The University of Ottawa has received a total of $1,061,526 in funding from the Canada Foundation for Innovation (CFI) for infrastructure to support six innovative research projects that aim to tackle challenges ranging from shallow water navigation to infectious diseases.
The investment comes from CFI’s John R. Evans Leaders Fund, intended to provide some of the world’s best and brightest scientists with cutting-edge research infrastructure.
The six uOttawa-led research projects are:
François Xavier Campbell-Valois, Department of Chemistry and Biomolecular Sciences
Deciphering molecular events leading to bacterial pathogens sensing and adaptation to their environment
Bacterial enteropathogens cause diarrheal diseases and are collectively responsible for approximately 1,500,000 deaths per year worldwide. The goal of this research is to understand how the bacteria called Shigella flexneri sense and adapt to their environment in the human gut. The research could lead to the development of new and highly specific antibiotics for curing infectious diseases.
Eva Hemmer, Department of Chemistry and Biomolecular Sciences
Lanthanide-based Nanophosphors for Bioimaging and Energy Conversion Applications
Professor Hemmer’s research program revolves around the uses of lanthanide (Ln)-based light emitters or nanophosphors to address global health as well as energy related challenges. Using nanophosphors in bioimaging would significantly cut toxicity levels, and minimize photobleaching, as well as deep light penetration in the tissues. Additionally, these nanophosphors may hold great potential in energy conversion applications and sustainable energy production.
Benjamin Hibbert, Division of Cardiology
Platelet Biology to Improve Patient Outcomes – from Bedside to Bench and Back
Coronary artery disease (CAD) and cardiovascular diseases remain the most prevalent causes of morbidity and mortality in our society. Professor Hibbert’s goal is to better understand the mechanisms which affect the interplay between currently used antiplatelet medications (used to prevent the formation of blood clots) and patient risk factors, ultimately leading to improved patient outcomes.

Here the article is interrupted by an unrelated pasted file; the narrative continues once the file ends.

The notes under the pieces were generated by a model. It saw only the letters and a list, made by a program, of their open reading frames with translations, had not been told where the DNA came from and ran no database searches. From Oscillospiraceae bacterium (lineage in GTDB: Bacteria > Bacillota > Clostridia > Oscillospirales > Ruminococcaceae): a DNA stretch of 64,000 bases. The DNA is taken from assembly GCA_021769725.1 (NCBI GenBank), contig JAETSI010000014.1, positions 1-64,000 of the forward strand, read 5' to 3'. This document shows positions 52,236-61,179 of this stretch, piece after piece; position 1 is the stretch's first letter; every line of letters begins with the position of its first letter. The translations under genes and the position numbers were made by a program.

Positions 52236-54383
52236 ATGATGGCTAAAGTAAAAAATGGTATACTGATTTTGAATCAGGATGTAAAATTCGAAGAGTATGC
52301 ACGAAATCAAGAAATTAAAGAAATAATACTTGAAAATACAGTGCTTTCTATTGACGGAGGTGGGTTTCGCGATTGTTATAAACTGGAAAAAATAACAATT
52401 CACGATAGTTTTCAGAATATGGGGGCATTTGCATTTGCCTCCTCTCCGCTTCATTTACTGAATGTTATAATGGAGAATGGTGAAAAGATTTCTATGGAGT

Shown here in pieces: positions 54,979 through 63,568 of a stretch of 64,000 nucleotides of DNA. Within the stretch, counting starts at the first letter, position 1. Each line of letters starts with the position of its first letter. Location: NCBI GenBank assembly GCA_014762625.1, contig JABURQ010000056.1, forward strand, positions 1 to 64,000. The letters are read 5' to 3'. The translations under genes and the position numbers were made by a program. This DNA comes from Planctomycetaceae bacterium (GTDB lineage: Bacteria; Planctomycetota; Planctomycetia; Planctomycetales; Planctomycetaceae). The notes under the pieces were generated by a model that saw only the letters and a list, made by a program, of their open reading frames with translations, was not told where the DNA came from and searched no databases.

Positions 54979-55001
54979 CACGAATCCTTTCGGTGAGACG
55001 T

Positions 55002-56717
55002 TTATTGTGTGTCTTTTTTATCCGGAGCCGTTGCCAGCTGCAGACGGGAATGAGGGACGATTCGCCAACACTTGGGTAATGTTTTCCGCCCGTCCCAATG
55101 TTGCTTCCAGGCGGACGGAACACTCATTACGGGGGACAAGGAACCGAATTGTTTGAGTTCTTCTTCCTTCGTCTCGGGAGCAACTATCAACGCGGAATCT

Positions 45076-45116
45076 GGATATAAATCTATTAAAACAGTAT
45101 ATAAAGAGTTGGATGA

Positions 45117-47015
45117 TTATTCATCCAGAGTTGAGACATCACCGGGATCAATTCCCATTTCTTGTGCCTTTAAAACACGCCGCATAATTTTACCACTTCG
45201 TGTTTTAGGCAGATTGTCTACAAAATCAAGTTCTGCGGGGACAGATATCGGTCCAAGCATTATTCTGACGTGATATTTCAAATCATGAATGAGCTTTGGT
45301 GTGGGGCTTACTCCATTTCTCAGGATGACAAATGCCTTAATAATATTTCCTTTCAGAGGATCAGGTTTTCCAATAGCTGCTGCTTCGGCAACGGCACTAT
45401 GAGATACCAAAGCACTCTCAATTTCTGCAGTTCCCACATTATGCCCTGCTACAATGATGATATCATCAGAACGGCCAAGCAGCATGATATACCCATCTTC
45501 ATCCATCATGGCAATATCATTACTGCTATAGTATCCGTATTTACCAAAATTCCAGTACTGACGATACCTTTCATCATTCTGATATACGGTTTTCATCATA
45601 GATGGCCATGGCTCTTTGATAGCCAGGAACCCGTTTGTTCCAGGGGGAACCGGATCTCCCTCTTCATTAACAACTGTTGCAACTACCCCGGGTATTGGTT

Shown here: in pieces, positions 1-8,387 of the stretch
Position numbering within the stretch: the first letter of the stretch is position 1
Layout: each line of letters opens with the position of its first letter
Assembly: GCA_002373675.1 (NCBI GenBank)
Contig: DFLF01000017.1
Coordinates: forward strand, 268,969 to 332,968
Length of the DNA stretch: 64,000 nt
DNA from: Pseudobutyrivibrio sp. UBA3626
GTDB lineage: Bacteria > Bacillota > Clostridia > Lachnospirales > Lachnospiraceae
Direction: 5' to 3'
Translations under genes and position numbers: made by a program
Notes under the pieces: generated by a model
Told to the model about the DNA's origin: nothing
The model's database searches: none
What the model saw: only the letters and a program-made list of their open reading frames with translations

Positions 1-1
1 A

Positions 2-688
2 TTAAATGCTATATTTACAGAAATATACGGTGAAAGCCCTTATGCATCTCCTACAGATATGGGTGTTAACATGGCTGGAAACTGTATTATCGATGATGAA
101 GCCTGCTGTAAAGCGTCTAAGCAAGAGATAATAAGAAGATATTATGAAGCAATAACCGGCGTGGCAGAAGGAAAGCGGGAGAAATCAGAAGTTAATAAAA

Anders Knudby, Department of Geography, Environment and Geomatics
Shallow-Water Earth Observation Lab
Water depth in most nearshore areas outside main shipping lanes in Canada is unknown. Professor Knubdy’s research will allow mapping of water depth from a range of satellite data, including high-resolution images, video and synthetic aperture radar data. This technology can lead to safer nearshore marine transportation and coastal infrastructure development, especially in the Northwest Passage.
Ivan Litvinov, Division of Dermatology
Practice changing research: Improving diagnosis and management for cutaneous T-cell lymphomas (CTCL)
Professor Litvinov will explore innovative approaches to study and treat potentially devastating cancers using immunotherapy, targeting genes that are usually silenced in normal tissues but are abnormally re-expressed in these cancers.
Ryan Russell, Department of Cellular and Molecular Medicine
The role of oxygen in autophagy regulation and metabolic homeostasis
Professor Russell aims to uncover how diseases are capable of taking over an essential prosurvival response called autophagy. The outcomes of these studies will help to identify new therapies for the treatment of these diseases, as well as new biomarkers for diagnostic purposes.
Read the CFI press release.
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